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Wendell Phillips, Theodore C. Pease, Speeches, Lectures and Letters of Wendell Phillips: Volume 2, Letter to George Thompson (1839). (search)
day of freedom would be like Egypt's, when God came forth from his place, his right hand clothed in thunder, and the jubilee of Israel was echoed by Egypt's wailing for her first-born. It is not the thoughtful, the sober-minded, the conscientious, for whom we fear. With them truth will finally prevail. It is not that we want eloquence or Christian zeal enough to sustain the conflict with such, and with your aid to come off conquerors. We know, as your Whately says of Galileo, that if Garrison could have been answered, he had never been mobbed; that May's Christian firmness, Smith's world-wide philanthropy, Chapman's daring energy, and Weld's soul of fire can never be quelled, and will finally kindle a public feeling before which opposition must melt away. But how hard to reach the callous heart of selfishness, the blinded conscience, over which a corrupt Church has thrown its shield lest any ray of truth pierce its dark chambers. How shall we address that large class of men wi
Wendell Phillips, Theodore C. Pease, Speeches, Lectures and Letters of Wendell Phillips: Volume 2, Kossuth (1851). (search)
ith the Lacedaemonians, Be to Hungary her Washington! The time was when even he claimed more, when he could proclaim that the cause of liberty was one the world over. That whoever struck a blow for justice and humanity anywhere, helped the oppressed the wide world through; while he who gave comfort to tyrants was the foe of all peoples. We felt that that lightning which melted the chain of the Hungarian serf, flashed a glad light into every hovel of the Carolinas; and that the blow which Garrison was striking on the gates of the American Bastile, lent strength to hosts that battled on the banks of the Danube. So thought Kossuth once; but is it possible that his conviction was no manly faith, but only a fairy spell which legends tell us a running stream always dissolves, and that the waves of the Atlantic have washed it out, and flung him upon our shores a mere Hungarian exile,--instead of one of those great spirits with which God at rare intervals blesses the ages, with hearts so l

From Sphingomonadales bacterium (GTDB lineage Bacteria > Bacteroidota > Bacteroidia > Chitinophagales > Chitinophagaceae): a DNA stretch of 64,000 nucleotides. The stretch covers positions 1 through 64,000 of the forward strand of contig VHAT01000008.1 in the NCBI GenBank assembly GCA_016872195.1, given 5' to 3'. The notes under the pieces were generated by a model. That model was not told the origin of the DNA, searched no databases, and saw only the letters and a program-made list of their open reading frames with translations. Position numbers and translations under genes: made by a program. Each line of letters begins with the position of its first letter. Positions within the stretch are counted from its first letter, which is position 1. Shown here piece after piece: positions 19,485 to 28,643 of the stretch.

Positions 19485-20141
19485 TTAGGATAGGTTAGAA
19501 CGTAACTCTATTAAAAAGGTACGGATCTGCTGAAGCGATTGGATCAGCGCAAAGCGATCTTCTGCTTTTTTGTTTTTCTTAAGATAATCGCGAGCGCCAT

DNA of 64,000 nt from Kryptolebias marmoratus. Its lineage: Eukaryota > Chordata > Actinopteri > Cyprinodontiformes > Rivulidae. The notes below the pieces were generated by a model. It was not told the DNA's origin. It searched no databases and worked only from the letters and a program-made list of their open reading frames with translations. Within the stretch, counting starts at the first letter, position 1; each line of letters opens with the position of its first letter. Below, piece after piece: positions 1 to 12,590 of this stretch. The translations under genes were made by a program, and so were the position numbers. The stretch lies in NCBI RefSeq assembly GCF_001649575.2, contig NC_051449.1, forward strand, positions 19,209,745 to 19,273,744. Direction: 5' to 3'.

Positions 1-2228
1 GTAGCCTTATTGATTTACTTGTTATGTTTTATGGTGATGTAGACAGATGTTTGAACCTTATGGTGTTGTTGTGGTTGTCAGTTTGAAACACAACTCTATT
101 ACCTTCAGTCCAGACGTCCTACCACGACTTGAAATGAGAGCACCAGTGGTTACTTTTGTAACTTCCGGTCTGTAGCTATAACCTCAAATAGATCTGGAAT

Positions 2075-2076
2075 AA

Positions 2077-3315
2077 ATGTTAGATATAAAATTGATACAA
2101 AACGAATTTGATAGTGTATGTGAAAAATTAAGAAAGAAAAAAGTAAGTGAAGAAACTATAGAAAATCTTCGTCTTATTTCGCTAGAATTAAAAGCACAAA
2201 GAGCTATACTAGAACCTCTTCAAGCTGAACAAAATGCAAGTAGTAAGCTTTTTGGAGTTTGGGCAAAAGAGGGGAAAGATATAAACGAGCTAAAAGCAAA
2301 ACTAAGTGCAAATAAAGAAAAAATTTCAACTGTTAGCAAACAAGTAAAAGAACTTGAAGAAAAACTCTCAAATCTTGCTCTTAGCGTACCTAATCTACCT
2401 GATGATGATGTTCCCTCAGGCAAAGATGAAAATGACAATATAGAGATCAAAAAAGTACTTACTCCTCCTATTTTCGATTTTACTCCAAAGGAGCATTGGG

Wendell Phillips, Theodore C. Pease, Speeches, Lectures and Letters of Wendell Phillips: Volume 2, Review of Dr. Crosby's Calm view of Temperance (1881). (search)
g the Bible in the way of the Temperance movement. But we older ones and Abolitionists are used to such attempts. Forty-five years ago the Princeton Review, representing the Presbyterian Church, denounced the Antislavery movementat a time when Garrison stood surrounded by divines and church-members without number — as infidel and contrary to revealed religion. Its argument was the exact counterpart of Dr. Crosby's against our Temperance enterprise. In vain we showed that the word slave in thdid Weld's Bible argument --which was never answered — prove the same to be true of the Old Testament. Still, we were denounced as --twisting and wresting and straining the Scriptures, and undermining the Bible. This Crosby Bible was flung in Garrison's face for thirty years. But since his great hand wrote Righteousness on the flag, and sent it down to the Gulf, and since we boast that no slave treads our soil,--since then nine hundred and ninety-nine church-members out of every thousand will
Wendell Phillips, Theodore C. Pease, Speeches, Lectures and Letters of Wendell Phillips: Volume 2, Letter from Naples (1841). (search)